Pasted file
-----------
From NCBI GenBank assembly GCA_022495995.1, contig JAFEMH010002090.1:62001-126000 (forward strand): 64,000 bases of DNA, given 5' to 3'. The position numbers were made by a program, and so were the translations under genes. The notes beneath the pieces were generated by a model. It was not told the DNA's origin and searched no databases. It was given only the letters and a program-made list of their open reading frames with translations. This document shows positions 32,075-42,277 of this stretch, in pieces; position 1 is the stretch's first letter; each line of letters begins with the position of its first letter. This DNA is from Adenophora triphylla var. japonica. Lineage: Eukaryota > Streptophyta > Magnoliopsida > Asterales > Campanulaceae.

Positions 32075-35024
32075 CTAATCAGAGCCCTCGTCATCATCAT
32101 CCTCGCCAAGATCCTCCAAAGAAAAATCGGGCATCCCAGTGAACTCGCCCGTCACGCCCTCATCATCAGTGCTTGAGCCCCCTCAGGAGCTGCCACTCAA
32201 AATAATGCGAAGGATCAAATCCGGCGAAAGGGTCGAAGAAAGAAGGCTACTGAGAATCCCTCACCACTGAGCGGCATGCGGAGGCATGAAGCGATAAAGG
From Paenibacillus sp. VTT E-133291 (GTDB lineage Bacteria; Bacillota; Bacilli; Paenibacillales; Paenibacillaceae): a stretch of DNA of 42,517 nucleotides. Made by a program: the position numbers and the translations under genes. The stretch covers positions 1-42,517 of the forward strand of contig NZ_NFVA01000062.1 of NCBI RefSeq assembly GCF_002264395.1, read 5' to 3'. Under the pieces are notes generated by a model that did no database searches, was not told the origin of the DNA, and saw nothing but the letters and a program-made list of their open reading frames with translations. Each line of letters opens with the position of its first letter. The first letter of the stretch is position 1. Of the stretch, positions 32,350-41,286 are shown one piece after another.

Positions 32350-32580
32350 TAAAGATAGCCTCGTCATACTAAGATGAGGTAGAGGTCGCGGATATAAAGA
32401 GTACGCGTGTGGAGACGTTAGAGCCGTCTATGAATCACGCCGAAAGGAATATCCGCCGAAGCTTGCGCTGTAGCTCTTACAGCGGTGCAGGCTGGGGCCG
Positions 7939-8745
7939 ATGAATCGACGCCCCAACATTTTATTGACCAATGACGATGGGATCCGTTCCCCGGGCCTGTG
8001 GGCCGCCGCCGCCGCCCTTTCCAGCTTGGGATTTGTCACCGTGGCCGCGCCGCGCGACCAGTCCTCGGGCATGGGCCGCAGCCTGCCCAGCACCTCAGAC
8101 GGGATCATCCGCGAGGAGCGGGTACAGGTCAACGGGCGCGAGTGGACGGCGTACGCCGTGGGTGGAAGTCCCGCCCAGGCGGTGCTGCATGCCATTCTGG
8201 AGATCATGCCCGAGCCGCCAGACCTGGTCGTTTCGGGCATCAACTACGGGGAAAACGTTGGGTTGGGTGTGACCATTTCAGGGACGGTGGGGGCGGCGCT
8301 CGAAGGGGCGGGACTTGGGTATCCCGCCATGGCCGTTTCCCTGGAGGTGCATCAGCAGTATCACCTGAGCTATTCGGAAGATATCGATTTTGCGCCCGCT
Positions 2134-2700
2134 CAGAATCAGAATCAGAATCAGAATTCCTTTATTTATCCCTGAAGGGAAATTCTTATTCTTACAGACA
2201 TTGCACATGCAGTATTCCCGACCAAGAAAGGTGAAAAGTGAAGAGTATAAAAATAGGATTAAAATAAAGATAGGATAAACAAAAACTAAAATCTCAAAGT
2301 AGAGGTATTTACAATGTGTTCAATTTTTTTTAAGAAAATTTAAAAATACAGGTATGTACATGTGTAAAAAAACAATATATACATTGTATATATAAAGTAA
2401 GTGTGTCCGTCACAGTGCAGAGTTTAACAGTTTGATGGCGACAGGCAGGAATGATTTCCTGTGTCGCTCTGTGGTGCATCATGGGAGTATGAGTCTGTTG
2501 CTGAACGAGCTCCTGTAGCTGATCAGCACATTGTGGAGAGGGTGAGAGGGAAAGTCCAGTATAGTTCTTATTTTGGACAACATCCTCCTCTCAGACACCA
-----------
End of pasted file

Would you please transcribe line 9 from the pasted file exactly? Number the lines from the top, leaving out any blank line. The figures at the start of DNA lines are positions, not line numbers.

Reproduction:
32401 GTACGCGTGTGGAGACGTTAGAGCCGTCTATGAATCACGCCGAAAGGAATATCCGCCGAAGCTTGCGCTGTAGCTCTTACAGCGGTGCAGGCTGGGGCCG